The Beneﬁts of Sexual Orientation Diversity in Sport Organizations
Historically, lesbian, gay, bisexual, and transgender (LGBT) persons have faced considerable prejudice and discrimination in the workplace. In the United States, there are no federal laws outlawing managers from basing personnel decisions on one’s sexual orientation, and fewer than half of all states have such policies (Human Rights Campaign, 2009). Thus, sexual minorities frequently do not receive legal protections from discrimination related to hiring, training, promotions, and termination. Perhaps not surprisingly, research also suggests people who are LGBT frequently face treatment discrimination in the workplace. Consider, for instance, that employees who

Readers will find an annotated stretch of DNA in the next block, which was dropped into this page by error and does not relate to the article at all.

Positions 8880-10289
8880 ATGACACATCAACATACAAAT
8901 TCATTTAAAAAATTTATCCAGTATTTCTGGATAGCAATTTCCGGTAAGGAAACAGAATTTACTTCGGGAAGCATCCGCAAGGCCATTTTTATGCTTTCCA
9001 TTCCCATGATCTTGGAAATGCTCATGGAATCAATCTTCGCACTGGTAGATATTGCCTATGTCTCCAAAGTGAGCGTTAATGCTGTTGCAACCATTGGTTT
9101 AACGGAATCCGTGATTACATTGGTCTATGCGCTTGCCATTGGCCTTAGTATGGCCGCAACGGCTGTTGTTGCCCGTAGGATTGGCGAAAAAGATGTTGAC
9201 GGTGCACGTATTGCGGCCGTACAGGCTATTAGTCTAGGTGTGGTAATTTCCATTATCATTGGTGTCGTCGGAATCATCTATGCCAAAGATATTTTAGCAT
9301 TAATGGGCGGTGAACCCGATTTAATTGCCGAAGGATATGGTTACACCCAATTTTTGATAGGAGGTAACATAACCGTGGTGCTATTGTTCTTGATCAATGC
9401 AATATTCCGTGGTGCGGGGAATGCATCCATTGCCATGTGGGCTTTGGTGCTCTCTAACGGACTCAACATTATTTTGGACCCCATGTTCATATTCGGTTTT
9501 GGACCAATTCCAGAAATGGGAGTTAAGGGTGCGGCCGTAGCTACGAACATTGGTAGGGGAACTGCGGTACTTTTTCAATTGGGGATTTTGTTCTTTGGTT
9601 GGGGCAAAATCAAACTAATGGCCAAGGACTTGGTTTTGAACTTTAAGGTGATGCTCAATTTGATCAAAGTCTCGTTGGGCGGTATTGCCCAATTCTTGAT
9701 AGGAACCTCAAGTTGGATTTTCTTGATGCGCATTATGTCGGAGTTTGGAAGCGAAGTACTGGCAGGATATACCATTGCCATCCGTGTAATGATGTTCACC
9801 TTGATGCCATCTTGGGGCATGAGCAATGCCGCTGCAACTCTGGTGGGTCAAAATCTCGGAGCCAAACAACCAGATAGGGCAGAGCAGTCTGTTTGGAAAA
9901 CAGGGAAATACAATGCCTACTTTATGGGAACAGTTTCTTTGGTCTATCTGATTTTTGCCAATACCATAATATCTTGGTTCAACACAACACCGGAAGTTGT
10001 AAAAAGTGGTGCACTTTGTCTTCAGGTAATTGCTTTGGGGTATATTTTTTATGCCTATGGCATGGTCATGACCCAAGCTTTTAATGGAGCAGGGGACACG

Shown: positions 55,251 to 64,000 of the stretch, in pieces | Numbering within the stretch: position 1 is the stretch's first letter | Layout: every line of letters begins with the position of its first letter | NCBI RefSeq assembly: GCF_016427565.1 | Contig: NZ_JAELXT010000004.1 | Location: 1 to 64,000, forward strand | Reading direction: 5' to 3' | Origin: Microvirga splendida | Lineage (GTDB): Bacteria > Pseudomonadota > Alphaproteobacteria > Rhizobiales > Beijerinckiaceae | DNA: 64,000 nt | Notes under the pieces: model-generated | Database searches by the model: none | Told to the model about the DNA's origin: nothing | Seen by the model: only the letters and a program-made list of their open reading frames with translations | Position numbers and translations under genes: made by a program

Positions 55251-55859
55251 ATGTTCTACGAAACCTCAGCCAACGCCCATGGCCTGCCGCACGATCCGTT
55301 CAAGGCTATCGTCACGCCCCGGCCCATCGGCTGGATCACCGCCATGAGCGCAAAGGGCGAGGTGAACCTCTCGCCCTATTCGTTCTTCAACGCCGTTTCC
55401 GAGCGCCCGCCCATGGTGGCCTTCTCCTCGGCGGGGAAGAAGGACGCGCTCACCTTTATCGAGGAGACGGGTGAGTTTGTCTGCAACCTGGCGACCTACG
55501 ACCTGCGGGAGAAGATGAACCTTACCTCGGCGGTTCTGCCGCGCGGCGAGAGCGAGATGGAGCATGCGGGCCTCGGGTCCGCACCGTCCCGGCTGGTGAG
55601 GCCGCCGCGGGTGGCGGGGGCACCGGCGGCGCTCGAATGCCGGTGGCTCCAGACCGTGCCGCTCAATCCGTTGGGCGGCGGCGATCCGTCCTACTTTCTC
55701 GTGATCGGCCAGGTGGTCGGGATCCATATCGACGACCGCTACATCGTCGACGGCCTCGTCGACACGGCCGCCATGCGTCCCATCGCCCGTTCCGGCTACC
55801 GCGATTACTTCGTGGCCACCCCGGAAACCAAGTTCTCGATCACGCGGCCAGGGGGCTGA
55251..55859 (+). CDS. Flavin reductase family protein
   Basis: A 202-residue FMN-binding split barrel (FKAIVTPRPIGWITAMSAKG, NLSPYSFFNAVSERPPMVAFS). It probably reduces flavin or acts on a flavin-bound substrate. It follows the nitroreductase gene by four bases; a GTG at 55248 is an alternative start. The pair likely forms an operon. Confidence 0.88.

are LGBT frequently report sexual orientation and gender identity discrimination (Badgett, Lau, Sears, & Ho, 2007; Ragins, 2004), earn up to 30% less than their heterosexual counterparts (Blanford, 2003) and are encouraged (both explicitly and implicitly) not to disclose their sexual orientation in the workplace (Ragins, Singh, & Cornwell, 2007). These experiences negatively affect sexual minorities’ work experiences (Button, 2001; Ragins & Cornwell, 2001) as well as their mental and physical health (Smith & Ingram, 2004; Waldo, 1999).